Nature Medicine | Spoonful of Medicine

Tossing back mercury

Seafood lovers, pregnant women and lobbyists for the fishing industry heard some startling news this week from a study in The Lancet.

Offspring of women who ate a lot of seafood during pregnancy scored higher on tests of verbal and social ability than offspring of women who at little or none—despite concerns about high mercury levels in seafood. Even the study’s authors were surprised.

The take-home message of the study may seem positive, but it comes with ominous undertones: “The benefits of eating seafood outweigh the risks.” Somehow, I’m not fully comforted.

What the study did not address was how the seafood-reared children would have fared if their mothers had eaten mercury-free fish—a thing about as rare as coelacanth caviar. It’s a tough question, but it’s worth asking — given that mercury at the concentrations found in many fish is likely harmful to fetal development, as The National Academy of Sciences has concluded.

The new study didn’t take the bite out of mercury — it just suggests that omega-3 fatty acids and other substances in seafood are really good for the developing nervous system. The findings will certainly put pressure on US regulatory agencies to change their advisories limiting fish intake for vulnerable populations. Pregnant women in the study had to eat more than the level advised by the agencies, 340 grams per week, for the beneficial effect.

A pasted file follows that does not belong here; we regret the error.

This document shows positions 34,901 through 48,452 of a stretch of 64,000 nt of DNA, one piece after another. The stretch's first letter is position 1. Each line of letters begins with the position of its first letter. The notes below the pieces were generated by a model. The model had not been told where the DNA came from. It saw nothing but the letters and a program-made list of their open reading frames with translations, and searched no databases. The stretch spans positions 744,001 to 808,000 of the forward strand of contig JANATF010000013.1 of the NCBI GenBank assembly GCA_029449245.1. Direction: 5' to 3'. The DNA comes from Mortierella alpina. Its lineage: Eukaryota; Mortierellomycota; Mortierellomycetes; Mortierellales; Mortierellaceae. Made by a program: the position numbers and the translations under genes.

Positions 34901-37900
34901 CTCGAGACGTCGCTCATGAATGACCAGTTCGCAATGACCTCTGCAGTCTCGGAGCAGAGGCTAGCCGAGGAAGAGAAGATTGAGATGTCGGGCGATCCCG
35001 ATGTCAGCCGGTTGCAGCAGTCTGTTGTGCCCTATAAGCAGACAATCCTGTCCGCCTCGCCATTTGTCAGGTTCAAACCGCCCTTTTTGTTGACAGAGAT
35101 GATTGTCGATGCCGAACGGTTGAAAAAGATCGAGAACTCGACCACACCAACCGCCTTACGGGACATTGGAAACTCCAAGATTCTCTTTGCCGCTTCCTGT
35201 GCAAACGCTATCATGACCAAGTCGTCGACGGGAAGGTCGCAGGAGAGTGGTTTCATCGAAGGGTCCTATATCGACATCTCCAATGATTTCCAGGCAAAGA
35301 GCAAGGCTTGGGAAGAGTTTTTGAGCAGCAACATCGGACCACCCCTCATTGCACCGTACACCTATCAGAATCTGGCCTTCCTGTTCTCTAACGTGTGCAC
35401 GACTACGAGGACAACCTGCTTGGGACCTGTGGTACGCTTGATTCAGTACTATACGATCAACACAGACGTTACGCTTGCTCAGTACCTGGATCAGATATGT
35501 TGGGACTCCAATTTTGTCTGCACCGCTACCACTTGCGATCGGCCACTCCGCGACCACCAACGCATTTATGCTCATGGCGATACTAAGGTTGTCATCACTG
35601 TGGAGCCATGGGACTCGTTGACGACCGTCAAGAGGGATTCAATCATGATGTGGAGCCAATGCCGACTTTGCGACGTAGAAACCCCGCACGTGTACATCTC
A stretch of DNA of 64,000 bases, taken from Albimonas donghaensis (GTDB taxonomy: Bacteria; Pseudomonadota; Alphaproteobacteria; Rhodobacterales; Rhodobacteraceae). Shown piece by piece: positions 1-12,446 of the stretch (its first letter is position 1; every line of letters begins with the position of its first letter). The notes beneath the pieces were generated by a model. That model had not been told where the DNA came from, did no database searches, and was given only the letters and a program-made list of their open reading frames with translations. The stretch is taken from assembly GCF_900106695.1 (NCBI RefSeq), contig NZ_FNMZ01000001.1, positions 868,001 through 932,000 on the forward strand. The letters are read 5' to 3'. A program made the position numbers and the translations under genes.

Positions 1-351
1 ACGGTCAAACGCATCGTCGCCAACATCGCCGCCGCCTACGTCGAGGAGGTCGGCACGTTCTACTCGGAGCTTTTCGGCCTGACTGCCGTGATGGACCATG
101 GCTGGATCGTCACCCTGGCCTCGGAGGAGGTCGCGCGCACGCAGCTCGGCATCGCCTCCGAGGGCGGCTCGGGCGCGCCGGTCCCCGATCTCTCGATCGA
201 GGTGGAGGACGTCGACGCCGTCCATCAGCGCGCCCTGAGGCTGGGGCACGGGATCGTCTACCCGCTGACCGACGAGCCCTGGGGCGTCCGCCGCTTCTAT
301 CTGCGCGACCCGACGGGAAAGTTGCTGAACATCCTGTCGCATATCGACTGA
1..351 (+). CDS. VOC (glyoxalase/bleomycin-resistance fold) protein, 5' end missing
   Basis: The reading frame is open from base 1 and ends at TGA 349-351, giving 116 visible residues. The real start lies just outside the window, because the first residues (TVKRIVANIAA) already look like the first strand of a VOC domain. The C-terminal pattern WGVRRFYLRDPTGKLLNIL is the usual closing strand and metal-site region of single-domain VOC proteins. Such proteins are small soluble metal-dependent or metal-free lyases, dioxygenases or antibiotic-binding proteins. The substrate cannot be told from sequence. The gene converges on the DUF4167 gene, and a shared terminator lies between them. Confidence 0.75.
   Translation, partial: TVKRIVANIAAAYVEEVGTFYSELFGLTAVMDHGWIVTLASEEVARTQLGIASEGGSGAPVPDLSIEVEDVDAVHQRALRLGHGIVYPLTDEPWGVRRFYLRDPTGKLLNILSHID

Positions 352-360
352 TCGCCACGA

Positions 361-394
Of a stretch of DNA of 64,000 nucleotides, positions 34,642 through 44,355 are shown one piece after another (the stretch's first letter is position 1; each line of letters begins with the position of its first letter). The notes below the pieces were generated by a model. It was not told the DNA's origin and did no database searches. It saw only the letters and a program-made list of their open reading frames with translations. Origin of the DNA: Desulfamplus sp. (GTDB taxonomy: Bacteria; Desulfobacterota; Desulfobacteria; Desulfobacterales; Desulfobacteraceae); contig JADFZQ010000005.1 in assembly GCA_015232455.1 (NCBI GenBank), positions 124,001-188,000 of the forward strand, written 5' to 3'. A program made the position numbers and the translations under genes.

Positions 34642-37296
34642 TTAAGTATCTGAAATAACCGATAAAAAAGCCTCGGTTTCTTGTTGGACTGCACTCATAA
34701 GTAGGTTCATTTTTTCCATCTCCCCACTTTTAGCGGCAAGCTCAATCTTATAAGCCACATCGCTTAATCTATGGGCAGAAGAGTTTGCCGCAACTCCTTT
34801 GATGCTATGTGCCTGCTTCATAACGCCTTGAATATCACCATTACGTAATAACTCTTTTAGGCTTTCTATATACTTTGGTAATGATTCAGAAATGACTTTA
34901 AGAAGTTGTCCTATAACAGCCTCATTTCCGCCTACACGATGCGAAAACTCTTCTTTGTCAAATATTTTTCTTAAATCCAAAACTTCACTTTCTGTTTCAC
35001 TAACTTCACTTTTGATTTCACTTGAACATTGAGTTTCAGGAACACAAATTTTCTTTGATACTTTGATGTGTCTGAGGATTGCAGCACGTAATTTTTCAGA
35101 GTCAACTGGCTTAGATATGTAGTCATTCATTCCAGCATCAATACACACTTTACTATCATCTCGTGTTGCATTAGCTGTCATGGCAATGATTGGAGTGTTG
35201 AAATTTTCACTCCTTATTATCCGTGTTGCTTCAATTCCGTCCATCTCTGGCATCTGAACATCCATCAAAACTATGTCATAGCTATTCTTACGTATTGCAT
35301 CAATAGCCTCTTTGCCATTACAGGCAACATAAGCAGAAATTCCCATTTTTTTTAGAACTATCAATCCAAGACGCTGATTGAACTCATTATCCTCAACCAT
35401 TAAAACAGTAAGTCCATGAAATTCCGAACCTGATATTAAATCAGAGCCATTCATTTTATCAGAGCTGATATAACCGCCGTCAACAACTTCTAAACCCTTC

So what is fish lover to do — believe this one study and start chowing down on tuna fish sandwiches? Carefully parse lists of fish species with high and low mercury content, or just eat a lot of omega-3 containing flax seed?

There’s only one sure way to make things simpler — and safer. And that is to get rid of mercury in our waterways.

The Bush administration is notoriously backward on this front. The US Environmental Protection Agency — the same agency that issues advisories on fish consumption — has ruled that coal-fired power power plants have almost 20 years to cut their emissions by 70 percent. That stands in contrast to an overturned Clinton-era ruling calling for a 90 percent reduction by 2008.

The EPA has received hundreds of thousands of letters protesting the Bush-era ruling — so a single study from The Lancet is unlikely to change anything. But those letters show how strongly people feel that there should be only benefit, but no risk, to eating a basic food item.


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    Alan Dove said:

    It is an interesting finding, but it ignores some important variables. For one thing, it looks only at a British population, where the demographics of fish-eating and the geography of pollution are certainly different from the States.

    American fish consumption splits along class lines. The poor, new immigrants, and rural people eat a lot more locally-caught fish, while affluent suburbanites tend to buy imported fish at the supermarket. The pregnant bond trader may benefit her baby by eating more wild-caught Scottish salmon, but the pregnant maid should probably eat less of the mercury-and-PCB-loaded shad her husband hauled out of the Hudson River.

    In any case, cleaning up the water would certainly be a step in the right direction.